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An Introduction to Event Driven Architecture

four people each holding a puzzle piece that are interlocked

Event Driven Architecture (EDA) is a software architecture pattern for facilitating communication or integration between disparate software systems or components. It consists of atomic decoupled components responsible for asynchronous event processing. This EDA design helps in building highly scalable and distributed systems.

There are a few terms to be kept in mind before we move further:

  • Event: It is a signal emitted by component or application every time there’s a change in the system. It is an independent unit of message, and consists of adequate information for event processors to continue work. This decouples the event producers from event processors
  • Event Producer & Event Processors: These are the components that generate and react to events respectively

There are two ways to implement an Event Driven Architecture:

  1. Pub / sub: In this model, the messaging infrastructure keeps track of all the subscriptions. When an event is published, the messaging infrastructure re-sends the event to each event processor (also called a subscriber). After an event is received, it cannot be replayed and new subscribers don’t see the event.
  2. Event streaming: In the event streaming model, events are written to a log or a store. Events are strictly ordered (within a partition) and are durable. Event processors (also called clients) don't subscribe to the stream; instead a client can read from any part of the stream. The client handles advancing its position in the stream which allows them to join at any time, and replay events.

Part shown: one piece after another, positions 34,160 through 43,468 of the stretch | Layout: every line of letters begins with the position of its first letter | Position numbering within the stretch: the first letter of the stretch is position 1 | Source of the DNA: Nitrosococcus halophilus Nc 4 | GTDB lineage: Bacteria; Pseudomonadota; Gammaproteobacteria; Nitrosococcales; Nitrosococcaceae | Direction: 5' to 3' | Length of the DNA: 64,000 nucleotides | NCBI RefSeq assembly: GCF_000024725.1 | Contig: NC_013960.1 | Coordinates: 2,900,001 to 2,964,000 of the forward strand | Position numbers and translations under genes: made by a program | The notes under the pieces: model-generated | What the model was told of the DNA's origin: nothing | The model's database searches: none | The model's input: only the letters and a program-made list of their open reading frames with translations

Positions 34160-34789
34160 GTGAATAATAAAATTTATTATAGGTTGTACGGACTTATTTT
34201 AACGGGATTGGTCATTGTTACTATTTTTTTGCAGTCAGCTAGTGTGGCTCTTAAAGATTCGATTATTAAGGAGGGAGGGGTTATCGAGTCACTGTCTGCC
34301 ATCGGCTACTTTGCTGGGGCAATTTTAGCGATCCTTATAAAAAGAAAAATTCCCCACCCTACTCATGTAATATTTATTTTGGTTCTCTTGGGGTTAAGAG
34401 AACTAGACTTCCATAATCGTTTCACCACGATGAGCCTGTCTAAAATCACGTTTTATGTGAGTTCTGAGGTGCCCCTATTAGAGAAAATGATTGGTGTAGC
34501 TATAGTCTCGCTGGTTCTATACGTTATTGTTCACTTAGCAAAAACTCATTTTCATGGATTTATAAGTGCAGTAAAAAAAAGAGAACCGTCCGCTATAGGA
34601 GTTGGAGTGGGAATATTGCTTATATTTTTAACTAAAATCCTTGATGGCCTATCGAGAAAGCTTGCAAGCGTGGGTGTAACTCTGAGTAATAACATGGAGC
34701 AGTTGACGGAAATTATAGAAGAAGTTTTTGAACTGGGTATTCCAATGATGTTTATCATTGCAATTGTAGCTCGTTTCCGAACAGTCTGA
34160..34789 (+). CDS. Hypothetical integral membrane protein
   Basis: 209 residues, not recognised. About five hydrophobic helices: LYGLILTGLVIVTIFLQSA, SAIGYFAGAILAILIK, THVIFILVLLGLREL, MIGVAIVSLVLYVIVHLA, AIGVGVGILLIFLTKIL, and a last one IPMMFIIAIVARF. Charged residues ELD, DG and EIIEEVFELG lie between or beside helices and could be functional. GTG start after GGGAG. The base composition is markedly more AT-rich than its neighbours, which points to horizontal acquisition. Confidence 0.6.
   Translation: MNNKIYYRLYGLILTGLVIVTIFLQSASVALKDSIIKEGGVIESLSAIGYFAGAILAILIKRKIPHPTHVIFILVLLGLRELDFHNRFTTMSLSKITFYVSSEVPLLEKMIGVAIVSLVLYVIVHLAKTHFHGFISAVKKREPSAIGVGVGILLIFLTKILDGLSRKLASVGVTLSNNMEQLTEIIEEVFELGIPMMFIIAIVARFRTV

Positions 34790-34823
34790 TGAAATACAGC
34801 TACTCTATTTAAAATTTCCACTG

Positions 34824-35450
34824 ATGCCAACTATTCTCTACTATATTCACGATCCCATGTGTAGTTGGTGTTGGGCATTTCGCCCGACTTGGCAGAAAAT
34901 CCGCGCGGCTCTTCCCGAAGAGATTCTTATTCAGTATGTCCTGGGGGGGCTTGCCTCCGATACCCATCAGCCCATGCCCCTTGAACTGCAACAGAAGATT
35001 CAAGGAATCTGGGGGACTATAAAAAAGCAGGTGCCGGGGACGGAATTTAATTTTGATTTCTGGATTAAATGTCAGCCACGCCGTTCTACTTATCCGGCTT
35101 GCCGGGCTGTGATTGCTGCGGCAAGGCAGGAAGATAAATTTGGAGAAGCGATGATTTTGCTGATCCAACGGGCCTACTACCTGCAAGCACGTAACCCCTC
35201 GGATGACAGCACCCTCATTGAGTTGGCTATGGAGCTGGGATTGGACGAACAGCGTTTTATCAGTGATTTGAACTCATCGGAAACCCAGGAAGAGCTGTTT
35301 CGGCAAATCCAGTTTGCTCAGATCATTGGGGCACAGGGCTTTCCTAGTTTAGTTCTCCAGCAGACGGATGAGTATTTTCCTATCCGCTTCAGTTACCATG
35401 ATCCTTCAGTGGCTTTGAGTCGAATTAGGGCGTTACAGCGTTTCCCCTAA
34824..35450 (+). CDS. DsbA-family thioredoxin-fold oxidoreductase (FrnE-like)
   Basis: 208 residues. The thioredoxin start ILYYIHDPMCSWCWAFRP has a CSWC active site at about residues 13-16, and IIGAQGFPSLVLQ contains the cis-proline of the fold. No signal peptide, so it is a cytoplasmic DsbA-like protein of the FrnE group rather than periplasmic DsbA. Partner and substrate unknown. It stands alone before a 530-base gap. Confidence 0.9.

Event processing is further categorized as:

  1. Simple Event Processing: The client processes the event immediately after receiving an event. It is used for real-time or near real-time workflows and can help reduce lag time.
  2. Complex Event Processing: The client processes a series of events and based on the results it performs respective activities. E.g., Consumers read data from wireless health monitoring system for a certain period and generates notifications if the aggregated values cross the threshold.
  3. Event Streaming Processing: In event streaming processing, data streaming platforms like Azure IoT Hub or Apache Kafka is used to ingest events. Different stream processors read and process the event stream for any transformation activities.

Advantages of EDA

  1. Scalability: Enables highly scalable distributed systems as producers and processors are independent of each other.
  2. Flexibility: Helps create a flexible system as the components / services are loosely coupled making it easier to add new or modify an existing component / service.
  3. High Performance: As broadcasters do not wait for the processors to process the messages, the system tends to be much more performant.

Disadvantages of EDA

  1. High Maintenance: As the system grows and there are additional events and processors added to the system, the maintenance overhead tends to increase.